August 11, 2000

Introductory Remarks

1. The discussion paper "Refugee Family Reunion: Implementation of Policy" focuses on the operational steps required to ensure that refugee families are processed concurrently and, where this is not possible, that they are rapidly reunited in Canada. UNHCR supports this effort, as the unity of the refugee family is a fundamental principle, enshrined in the Final Act of the 1951 Convention relating to the Status of Refugees.

2. The discussion paper focuses on the concurrent processing of extended and de facto family members and the one-year window of opportunity policy. It identifies outstanding issues not already addressed in OP4 and proposes regulatory and policy amendments needed to implement the policy principle.

3. Regarding concurrent processing, it examines:

4. Regarding the "one year window" for processing of family members, it examines: 5. Article 16(3) of the Universal Declaration of Human Rights establishes that "The family is the natural and fundamental group unit of society and is entitled to protection by society and the State." In reflection of this principle, the final Act of the 1951 Convention recommends Governments take the necessary measures to ensure "that the unity of the refugee's family is maintained particularly in cases where the head of the family has fulfilled the necessary conditions for admission to a particular country." Behind this recommendation is the notion that refugee status is derivative, that is, that once the head of family (or spouse) has been recognised as a refugee in his or her own right, this status should extend to other family members. The rationale is obvious: the unity of the family is to be protected, and the family cannot reunite in the country of origin.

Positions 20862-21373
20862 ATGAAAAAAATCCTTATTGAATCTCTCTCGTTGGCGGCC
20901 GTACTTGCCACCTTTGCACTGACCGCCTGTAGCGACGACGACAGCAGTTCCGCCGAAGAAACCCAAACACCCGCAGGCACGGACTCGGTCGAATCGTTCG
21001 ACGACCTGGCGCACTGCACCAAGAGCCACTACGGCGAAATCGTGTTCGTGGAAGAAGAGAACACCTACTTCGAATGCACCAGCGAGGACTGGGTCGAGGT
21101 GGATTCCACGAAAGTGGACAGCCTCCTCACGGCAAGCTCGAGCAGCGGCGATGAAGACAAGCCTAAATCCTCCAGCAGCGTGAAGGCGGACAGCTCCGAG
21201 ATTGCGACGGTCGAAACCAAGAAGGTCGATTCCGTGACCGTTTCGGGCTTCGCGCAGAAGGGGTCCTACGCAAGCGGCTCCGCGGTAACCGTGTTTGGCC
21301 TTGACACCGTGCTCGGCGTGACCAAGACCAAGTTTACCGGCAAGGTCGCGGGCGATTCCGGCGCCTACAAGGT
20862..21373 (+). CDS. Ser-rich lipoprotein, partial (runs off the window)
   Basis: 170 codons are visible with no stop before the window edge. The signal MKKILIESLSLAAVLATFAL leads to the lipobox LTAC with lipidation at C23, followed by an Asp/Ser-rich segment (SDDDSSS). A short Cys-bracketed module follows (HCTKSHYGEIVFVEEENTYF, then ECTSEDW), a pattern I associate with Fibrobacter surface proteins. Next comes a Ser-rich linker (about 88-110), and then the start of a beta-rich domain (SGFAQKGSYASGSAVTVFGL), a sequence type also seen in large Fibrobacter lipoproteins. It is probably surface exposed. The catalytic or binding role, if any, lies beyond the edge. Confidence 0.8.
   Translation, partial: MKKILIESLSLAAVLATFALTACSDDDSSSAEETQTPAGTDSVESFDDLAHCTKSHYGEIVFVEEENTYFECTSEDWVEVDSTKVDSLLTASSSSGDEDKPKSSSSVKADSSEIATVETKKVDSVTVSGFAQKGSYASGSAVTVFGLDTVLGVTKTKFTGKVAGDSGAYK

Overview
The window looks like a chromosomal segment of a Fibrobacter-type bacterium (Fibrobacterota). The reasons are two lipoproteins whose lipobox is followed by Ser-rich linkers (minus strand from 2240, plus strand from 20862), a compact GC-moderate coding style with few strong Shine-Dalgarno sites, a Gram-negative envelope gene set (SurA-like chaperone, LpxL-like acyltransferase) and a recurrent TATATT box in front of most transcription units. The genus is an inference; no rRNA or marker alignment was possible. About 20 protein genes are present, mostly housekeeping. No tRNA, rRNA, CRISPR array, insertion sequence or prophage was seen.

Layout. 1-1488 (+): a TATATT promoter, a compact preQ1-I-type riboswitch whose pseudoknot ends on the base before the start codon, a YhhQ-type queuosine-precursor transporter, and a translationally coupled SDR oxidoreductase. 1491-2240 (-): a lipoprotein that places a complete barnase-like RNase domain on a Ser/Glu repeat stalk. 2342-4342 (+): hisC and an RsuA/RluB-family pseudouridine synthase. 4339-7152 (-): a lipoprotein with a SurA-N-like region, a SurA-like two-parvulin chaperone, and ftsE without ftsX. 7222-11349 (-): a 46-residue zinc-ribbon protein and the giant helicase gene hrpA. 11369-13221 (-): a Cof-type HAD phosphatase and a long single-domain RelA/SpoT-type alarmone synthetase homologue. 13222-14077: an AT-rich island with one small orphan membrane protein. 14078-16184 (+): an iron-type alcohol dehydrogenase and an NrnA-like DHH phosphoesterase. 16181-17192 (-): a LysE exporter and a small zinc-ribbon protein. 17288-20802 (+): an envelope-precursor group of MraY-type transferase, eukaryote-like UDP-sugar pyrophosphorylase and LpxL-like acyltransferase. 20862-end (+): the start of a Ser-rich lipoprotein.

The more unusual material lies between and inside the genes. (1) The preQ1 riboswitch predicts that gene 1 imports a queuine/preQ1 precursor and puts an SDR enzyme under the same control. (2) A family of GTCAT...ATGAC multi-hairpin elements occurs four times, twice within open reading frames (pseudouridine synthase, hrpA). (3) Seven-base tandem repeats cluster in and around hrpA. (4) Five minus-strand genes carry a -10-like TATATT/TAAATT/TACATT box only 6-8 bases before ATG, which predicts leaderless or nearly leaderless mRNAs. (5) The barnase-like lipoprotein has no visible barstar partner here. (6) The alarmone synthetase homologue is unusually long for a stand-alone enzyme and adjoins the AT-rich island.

6. In general, UNHCR can support the proposals in the paper as moving in the right direction. Nevertheless, UNHCR is concerned about some of the limitations established. For instance, the one year window of opportunity policy is a step forward, but appears to be an arbitrary restriction. Why would family members who can only be processed after one year be subject to a different regime? Similarly, UNHCR supports the policy of including dependent extended or de facto family members in the core family, as UNHCR supports an approach to the definition of family which is based in dependency. However, it seems illogical that this would only apply to those processed concurrently, and not to those processed subsequently.

Non Co-located Family Members

7. OP4 provides that non co-located family -- that is, family members who can be identified but who are not residing with the applicant -- may be resettled concurrently with the principal applicant, under the same category as the principal applicant, if they are in a country of asylum. However, this approach would not apply to family members still within the country of origin.

8. The discussion paper proposes amending the regulations, so that concurrent processing of all dependants under the same class can be incorporated into the regulations, regardless of their location. UNHCR would welcome such an amendment. However, the admission of family members from countries of origin should not impinge upon the availability of resettlement places for refugees from countries of asylum.

Application of Selection Criteria

9. The paper proposes that the "settlement ability" of the extended or de facto family member be evaluated not in an isolated manner, but as part of the entire family. It notes that with the development of new regulations for Bill C-31, it may be possible to exempt extended or de facto family from this assessment. As explained on previous occasions, UNHCR does not believe that lack of adequate "settlement potential" should be a barrier to admission. An exemption for extended or de facto family would be welcome. If an assessment is nonetheless made, UNHCR urges that extended or de facto family members be evaluated as part of an overall assessment of the settlement capacity of the family.